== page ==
Encyclopedia > College logic

  Article Content

College logic

Logic is the study of argument--not angry disagreements or fisticuffs, but instead the giving of reasons to believe things.

As it is studied in a traditional first logic course in college (based on traditional logic[?]), logic is the study of (1) argument form, (2) the qualities (of arguments) of validity, cogency, and soundness, and (3) how to construct, identify, interpret, and evaluate various kinds of arguments. Traditional treatments of logic have included discussion of not just arguments, but the varieties and standards of definitions, as well.

Logic, like mathematics and physics, has a theoretical part and an applied part. Parts (1) and (2) of the above-described definition together describe the theoretical part of logic, and (3) describes the applied part. Just as a nonmathematician learning physics should study mathematics in order to use or apply mathematics well, a nonlogician in any task that requires reasoning, such as confirming rational beliefs, should study logic to learn how to use or apply logic well. Moreover, like mathematics and physics (and many other subjects), one has to practice quite a bit if one wants to gain any facility in using logic. Therefore, logic teachers will frequently assign students to analyze real-life arguments, in roughly the fashion as can be found in the Sherlock Holmes article under the "Holmesian deduction" heading.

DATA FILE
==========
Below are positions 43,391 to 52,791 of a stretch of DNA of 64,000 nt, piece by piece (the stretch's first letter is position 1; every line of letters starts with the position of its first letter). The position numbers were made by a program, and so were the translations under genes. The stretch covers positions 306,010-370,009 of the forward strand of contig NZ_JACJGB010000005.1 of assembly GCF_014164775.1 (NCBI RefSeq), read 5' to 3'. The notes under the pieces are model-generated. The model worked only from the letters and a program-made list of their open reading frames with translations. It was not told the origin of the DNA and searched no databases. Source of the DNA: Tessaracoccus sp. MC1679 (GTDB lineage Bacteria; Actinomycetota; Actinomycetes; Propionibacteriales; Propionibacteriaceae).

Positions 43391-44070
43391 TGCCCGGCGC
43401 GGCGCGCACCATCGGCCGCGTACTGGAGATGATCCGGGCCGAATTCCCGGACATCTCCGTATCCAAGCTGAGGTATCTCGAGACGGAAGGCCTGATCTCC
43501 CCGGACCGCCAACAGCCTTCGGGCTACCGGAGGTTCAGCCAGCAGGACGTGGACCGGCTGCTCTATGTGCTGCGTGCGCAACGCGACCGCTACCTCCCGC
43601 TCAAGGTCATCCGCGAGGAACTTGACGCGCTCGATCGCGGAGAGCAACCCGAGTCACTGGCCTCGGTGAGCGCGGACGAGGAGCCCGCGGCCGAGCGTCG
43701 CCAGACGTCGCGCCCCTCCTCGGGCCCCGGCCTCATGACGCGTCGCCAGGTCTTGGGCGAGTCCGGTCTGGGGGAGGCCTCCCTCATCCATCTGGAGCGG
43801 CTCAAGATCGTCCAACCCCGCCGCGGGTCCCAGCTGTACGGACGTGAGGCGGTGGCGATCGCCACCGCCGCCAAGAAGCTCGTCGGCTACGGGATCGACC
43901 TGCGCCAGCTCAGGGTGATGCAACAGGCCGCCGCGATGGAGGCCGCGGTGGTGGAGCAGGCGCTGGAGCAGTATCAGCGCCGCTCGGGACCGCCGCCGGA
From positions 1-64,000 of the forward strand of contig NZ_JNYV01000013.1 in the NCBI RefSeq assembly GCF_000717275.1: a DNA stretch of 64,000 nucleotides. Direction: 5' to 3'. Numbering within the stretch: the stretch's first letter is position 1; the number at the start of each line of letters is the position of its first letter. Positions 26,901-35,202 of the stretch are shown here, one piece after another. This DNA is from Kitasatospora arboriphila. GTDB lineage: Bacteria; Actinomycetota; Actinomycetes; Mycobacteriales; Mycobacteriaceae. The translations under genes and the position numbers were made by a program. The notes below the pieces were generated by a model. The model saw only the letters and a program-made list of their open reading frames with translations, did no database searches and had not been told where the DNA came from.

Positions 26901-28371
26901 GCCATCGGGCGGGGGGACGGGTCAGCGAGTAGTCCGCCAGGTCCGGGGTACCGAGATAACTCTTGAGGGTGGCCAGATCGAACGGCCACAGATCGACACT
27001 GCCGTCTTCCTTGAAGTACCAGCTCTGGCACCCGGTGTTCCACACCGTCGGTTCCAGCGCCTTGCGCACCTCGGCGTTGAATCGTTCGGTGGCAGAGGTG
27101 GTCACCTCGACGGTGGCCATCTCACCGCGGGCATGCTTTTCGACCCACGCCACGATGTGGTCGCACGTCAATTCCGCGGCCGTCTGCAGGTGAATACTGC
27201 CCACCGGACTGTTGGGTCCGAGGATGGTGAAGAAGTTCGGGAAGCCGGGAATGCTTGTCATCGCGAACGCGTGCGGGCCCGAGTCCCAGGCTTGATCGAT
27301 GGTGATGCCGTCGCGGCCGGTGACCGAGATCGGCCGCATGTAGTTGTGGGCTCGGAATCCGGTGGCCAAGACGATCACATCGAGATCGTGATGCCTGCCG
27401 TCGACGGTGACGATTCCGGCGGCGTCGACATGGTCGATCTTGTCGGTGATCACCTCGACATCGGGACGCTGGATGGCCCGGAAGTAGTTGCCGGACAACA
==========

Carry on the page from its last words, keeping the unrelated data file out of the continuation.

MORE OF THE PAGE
See also traditional logic[?] and Aristotelian logic. For comparison, see multi-valued logic.

All Wikipedia text is available under the terms of the GNU Free Documentation License

  Search Encyclopedia

Search over one million articles, find something about almost anything!
  Featured Article

... state capital of Sinaloa is Culiacán[?]. Other large cities in Sinaloa with airports that serve as points of entry include Mazatlán[?], a tourist resort, and L ...